Will Kael’thas Sinstrider Break Hearthstone?

There is a dangerous new card in Murder at Castle Nathria. Ashes of Outland was merely a setback! Kael'thas Sinstrider has returned!

Kael'thas Sinstrider makes every third minion you play each turn cost 0. This effect counts minions that you play before Kael’thas and Kael’thas itself, so it can be used for all kinds of combos. This can be dangerous, as the previous iteration of Kael’thas showed us.

The Original Kael’Thas Sunstrider

The first iteration of Kael’thas in Hearthstone, Kael'thas Sunstrider, makes every third spell you cast each turn cost 1. Kael’thas is one of the most changed cards in the history of Hearthstone.

The original version was added to the game in Ashes of Outland in March 2020. It cost 6 mana and made every third spell you cast each turn cost 0. It was deemed too powerful and Kael’thas was nerfed to cost 7 mana already in April 2020. However, it was still too strong. In August 2020, the effect was finally changed to make every third spell you cast each turn cost 1.

As time went on and the power level of Hearthstone kept rising, Blizzard thought that maybe Kael’thas would no longer break the game. In April 2022, Kael'thas Sunstrider was fully un-nerfed – its cost was changed back to 6 mana, and the effect back to making spells cost 0. Alas, this turned out to be a bad move and Kael’thas was re-nerfed mere three weeks later. It kept its original cost at 6 mana, but the effect makes spells cost 1 again instead of 0.

Zero-cost spells enabled crazy combos ranging from deadly to whimsical. The deadly combos were especially in Druid decks, where Innervate and Lightning Bloom could result in an early Kael’thas, followed by a free Ultimate Infestation and whatever finishers you like ranging from direct damage to drawing your entire deck and using Togwaggle to building a giant board with Survival of the Fittest. An example of a whimsical combo was Priest Mass Resurrection of Kael'thas SunstriderProphet Velen, and Malygos, and then shooting the opponent with whatever you had, like Holy Nova and Holy Fire, powered by some zero-cost spells.

The change from zero-cost spells to one-cost spells removed most of the combos you could pull off with Kael’thas and the card does not currently see mainstream play in Wild.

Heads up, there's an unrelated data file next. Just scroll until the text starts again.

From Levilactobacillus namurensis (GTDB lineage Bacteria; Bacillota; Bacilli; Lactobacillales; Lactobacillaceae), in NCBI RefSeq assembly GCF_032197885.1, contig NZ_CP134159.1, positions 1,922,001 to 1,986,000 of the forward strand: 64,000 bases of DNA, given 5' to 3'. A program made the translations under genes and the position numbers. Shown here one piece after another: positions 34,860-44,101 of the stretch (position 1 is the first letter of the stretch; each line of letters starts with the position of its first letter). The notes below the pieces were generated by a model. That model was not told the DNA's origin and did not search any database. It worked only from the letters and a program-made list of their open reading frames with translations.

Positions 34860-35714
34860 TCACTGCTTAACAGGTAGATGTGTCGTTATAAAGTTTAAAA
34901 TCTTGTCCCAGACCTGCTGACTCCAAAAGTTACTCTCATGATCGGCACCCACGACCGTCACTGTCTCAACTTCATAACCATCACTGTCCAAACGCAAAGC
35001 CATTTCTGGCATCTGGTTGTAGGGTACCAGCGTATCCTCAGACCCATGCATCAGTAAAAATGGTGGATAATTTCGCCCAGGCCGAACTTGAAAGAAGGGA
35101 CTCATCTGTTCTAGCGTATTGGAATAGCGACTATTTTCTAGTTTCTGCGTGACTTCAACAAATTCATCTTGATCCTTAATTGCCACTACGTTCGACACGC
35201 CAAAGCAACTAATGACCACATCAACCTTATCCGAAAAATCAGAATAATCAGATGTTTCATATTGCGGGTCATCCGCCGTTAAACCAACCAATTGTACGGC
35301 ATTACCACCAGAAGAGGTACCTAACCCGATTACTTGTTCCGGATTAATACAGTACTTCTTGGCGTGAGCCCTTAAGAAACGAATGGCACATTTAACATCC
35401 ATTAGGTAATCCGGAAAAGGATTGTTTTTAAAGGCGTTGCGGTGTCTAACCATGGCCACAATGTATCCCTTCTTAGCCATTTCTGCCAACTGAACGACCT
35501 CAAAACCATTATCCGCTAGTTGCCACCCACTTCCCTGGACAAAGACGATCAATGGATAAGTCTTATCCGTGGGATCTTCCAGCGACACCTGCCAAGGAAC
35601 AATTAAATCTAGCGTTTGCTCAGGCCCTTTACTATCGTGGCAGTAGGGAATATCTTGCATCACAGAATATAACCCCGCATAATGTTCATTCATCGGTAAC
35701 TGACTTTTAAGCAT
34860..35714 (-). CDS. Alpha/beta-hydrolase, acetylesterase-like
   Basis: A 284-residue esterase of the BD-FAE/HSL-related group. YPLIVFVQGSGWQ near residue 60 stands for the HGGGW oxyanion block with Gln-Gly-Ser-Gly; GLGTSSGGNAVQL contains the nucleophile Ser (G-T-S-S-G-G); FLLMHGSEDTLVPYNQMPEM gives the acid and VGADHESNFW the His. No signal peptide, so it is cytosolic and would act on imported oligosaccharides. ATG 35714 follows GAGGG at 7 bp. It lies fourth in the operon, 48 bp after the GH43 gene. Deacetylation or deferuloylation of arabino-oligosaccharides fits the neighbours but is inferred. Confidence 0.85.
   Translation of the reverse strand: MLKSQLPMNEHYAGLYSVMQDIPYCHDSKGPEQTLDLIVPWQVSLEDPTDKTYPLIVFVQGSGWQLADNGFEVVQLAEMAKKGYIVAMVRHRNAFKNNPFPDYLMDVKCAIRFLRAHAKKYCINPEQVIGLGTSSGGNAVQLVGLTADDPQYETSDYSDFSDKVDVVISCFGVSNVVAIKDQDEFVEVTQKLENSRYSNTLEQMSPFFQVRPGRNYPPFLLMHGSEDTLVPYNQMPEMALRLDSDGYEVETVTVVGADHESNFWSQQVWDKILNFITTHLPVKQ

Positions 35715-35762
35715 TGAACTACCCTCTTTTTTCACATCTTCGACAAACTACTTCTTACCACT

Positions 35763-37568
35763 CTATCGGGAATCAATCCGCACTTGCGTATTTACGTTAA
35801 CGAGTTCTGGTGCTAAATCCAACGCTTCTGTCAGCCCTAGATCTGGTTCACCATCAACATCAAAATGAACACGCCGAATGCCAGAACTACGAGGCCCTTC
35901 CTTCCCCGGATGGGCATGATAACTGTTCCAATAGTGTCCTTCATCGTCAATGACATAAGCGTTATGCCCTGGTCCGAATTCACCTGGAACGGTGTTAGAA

Kael’thas was either crazy good or almost unplayable. Blizzard tried to change it multiple times, but it kept shifting between these two extremes.

The New Kael’Thas Sinstrider

Kael'thas Sinstrider once again makes cards cost zero. Cards that cost zero can be very strong and dangerous. Who could have guessed?

However, there are some key differences between the new Kael’thas and the old Kael’thas. Most importantly, cards that temporarily give you mana could be used to play the old Kael'thas Sunstrider and at the same time advance the effect counter. Use two copies of Innervate to get Kael'thas Sunstrider out, and you can immediately cast a spell for free. You cannot gain mana with minions in the same way.

Furthermore, there are a lot more zero-cost spells in the game than there are zero-cost minions. Zero-cost spells can be chained almost infinitely. Zero-cost minions cannot.

So, maybe the new Kael'thas Sinstrider cannot break the game. Or can it?

Kael’Thas Sinstrider and Brann Bronzebeard Combos

In the theorycrafting live streams, Kael'thas Sinstrider was busy working with Brann Bronzebeard. This is the most obvious Kael’thas combo available. Kael’thas and Brann cost a total of nine mana, and then you can throw in any Battlecry minion for free and for double the effect.

The most scary-looking combo was no doubt Druid using tons of tokens followed up by Kael'thas SinstriderBrann BronzebeardSire Denathrius. That is just pure pain. Or awesome. Depends on your perspective.

This is the Ramp Druid deck Nohandsgamer used in the theorycrafting event that includes that Brann and Denathrius combo as a finisher:

Druid can of course pull off Brann BronzebeardSire Denathrius even without Kael'thas Sinstrider. There’s something about having more than ten mana available that makes crazy things possible. However, Kael’thas opens up Brann combos to every class, as both Kael’thas and Brann are Neutral.

Mage can use Kael'thas SinstriderBrann Bronzebeard + either Kel'Thuzad, the Inevitable or Mordresh Fire Eye. I suppose the Volatile Skeletons could even synergize with Sire Denathrius if you want two payoff cards without including Mordresh. The problem with Denathrius in Mage is that tutoring for it can be difficult. Taelan Fordring is available for all classes, but Druid enjoys a special relationship with Denathrius thanks to Capture Coldtooth Mine being able to increase the consistency of getting Denathrius a lot.